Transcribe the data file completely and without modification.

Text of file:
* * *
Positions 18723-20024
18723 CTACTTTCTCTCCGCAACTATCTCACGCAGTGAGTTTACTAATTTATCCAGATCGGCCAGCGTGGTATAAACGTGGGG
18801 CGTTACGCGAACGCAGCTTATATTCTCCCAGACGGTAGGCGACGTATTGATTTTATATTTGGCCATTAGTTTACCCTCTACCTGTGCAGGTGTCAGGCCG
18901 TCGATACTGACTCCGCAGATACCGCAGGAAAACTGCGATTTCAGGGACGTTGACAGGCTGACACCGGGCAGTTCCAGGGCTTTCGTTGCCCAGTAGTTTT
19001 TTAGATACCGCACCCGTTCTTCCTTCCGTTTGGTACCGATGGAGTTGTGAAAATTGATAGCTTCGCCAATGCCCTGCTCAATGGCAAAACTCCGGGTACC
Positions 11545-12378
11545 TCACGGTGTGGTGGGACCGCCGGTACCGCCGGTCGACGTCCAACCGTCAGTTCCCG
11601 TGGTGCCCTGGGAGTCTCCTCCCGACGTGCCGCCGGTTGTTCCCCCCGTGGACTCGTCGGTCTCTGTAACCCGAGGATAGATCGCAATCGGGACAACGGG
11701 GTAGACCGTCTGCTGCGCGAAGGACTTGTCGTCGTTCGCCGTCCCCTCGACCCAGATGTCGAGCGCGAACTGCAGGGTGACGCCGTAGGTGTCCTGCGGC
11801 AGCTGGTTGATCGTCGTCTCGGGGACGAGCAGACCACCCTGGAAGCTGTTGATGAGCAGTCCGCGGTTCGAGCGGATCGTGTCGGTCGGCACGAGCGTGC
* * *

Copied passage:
Positions 18723-20024
18723 CTACTTTCTCTCCGCAACTATCTCACGCAGTGAGTTTACTAATTTATCCAGATCGGCCAGCGTGGTATAAACGTGGGG
18801 CGTTACGCGAACGCAGCTTATATTCTCCCAGACGGTAGGCGACGTATTGATTTTATATTTGGCCATTAGTTTACCCTCTACCTGTGCAGGTGTCAGGCCG
18901 TCGATACTGACTCCGCAGATACCGCAGGAAAACTGCGATTTCAGGGACGTTGACAGGCTGACACCGGGCAGTTCCAGGGCTTTCGTTGCCCAGTAGTTTT
19001 TTAGATACCGCACCCGTTCTTCCTTCCGTTTGGTACCGATGGAGTTGTGAAAATTGATAGCTTCGCCAATGCCCTGCTCAATGGCAAAACTCCGGGTACC
Positions 11545-12378
11545 TCACGGTGTGGTGGGACCGCCGGTACCGCCGGTCGACGTCCAACCGTCAGTTCCCG
11601 TGGTGCCCTGGGAGTCTCCTCCCGACGTGCCGCCGGTTGTTCCCCCCGTGGACTCGTCGGTCTCTGTAACCCGAGGATAGATCGCAATCGGGACAACGGG
11701 GTAGACCGTCTGCTGCGCGAAGGACTTGTCGTCGTTCGCCGTCCCCTCGACCCAGATGTCGAGCGCGAACTGCAGGGTGACGCCGTAGGTGTCCTGCGGC
11801 AGCTGGTTGATCGTCGTCTCGGGGACGAGCAGACCACCCTGGAAGCTGTTGATGAGCAGTCCGCGGTTCGAGCGGATCGTGTCGGTCGGCACGAGCGTGC